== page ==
The purple pop star may be in the red to France for 2009-10 performances.
Prince Rogers Nelson, the recording artist known as Prince, failed to comply with a summons issued by the Internal Revenue Service on behalf of French tax authorities, the United States said Monday.
The IRS asked the pop singer to appear in response to a request from its French counterpart "to examine the French income tax liability of Mr. Prince Rogers Nelson for tax years 2009 and 2010," according to the documents filed in federal court in Minneapolis.
Nelson, who has had a few tax problems in Minnesota, hasn't responded, the IRS said. The petition asks the court to enforce the summons. A hearing on the matter is scheduled for Oct. 18 before U.S. District Judge David S. Doty.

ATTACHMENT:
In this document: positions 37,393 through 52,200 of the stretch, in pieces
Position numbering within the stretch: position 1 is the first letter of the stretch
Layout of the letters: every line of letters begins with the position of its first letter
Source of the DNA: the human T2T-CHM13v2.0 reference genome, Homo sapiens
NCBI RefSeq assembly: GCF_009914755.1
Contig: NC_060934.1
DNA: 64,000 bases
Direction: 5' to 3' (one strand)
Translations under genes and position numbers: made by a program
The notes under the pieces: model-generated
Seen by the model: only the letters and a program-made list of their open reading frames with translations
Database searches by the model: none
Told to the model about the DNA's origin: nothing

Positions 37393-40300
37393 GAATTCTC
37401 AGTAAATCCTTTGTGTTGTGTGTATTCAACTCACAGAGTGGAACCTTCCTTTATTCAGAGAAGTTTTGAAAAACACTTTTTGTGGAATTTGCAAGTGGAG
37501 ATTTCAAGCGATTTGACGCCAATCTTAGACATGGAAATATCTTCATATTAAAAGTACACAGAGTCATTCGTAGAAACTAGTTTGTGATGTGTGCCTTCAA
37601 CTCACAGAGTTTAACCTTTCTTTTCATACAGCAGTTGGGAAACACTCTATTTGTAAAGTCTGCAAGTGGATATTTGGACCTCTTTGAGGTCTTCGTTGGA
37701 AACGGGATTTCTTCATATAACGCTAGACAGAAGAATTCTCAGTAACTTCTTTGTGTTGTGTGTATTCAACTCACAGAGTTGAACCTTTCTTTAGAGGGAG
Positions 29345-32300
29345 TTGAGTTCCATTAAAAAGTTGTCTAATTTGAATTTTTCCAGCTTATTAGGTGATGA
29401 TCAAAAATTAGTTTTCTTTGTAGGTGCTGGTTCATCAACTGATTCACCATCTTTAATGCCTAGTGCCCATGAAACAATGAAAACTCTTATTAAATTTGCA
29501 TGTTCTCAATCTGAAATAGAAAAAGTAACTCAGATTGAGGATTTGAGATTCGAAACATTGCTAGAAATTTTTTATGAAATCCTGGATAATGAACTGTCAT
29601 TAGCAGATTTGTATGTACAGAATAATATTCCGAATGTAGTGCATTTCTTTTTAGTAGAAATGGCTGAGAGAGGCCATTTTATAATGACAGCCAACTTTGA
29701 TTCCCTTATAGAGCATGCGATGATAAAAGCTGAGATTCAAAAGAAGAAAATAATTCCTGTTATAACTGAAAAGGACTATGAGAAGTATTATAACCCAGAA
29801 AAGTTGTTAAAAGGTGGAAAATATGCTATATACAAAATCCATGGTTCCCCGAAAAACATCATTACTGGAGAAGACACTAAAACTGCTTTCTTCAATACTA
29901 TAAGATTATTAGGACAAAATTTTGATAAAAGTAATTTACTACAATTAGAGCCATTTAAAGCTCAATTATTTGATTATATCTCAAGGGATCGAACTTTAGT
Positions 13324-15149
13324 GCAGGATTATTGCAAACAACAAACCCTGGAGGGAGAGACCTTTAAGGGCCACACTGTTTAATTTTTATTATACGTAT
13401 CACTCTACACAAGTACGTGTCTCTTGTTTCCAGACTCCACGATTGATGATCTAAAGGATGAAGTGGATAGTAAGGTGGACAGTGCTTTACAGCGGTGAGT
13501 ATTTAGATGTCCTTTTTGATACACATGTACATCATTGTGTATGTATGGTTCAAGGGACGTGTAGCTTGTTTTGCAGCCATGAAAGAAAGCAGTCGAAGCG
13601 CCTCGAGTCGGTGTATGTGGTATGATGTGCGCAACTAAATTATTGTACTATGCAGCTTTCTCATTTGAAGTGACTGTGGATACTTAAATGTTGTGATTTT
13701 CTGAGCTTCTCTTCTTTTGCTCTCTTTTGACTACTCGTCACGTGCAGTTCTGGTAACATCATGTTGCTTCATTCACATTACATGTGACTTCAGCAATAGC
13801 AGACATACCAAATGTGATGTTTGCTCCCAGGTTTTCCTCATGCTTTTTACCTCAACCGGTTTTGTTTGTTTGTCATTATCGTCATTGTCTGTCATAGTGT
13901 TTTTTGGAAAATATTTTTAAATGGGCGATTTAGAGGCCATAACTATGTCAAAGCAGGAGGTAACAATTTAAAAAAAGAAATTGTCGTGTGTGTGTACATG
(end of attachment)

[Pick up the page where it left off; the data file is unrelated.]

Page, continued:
The French government lodged its request in July 2011 in a letter listing several concerts it believed Prince had played in France during the two years in question and asking for additional documentation about the relationship between the artist and the production and recording company Paisley Park Enterprises.
The rock star, who has a history of paying his taxes late in Carver County, had to make amends for $1.3 million in delinquent property taxes that he owed for 2009 and 2010 on his Chanhassen property, which includes Paisley Park.
Last year, a 20-acre piece of property that Prince owns in Chanhassen narrowly averted being publicly auctioned when the musician made good on the outstanding mortgage.
BLOOMBERG NEWS SERVICE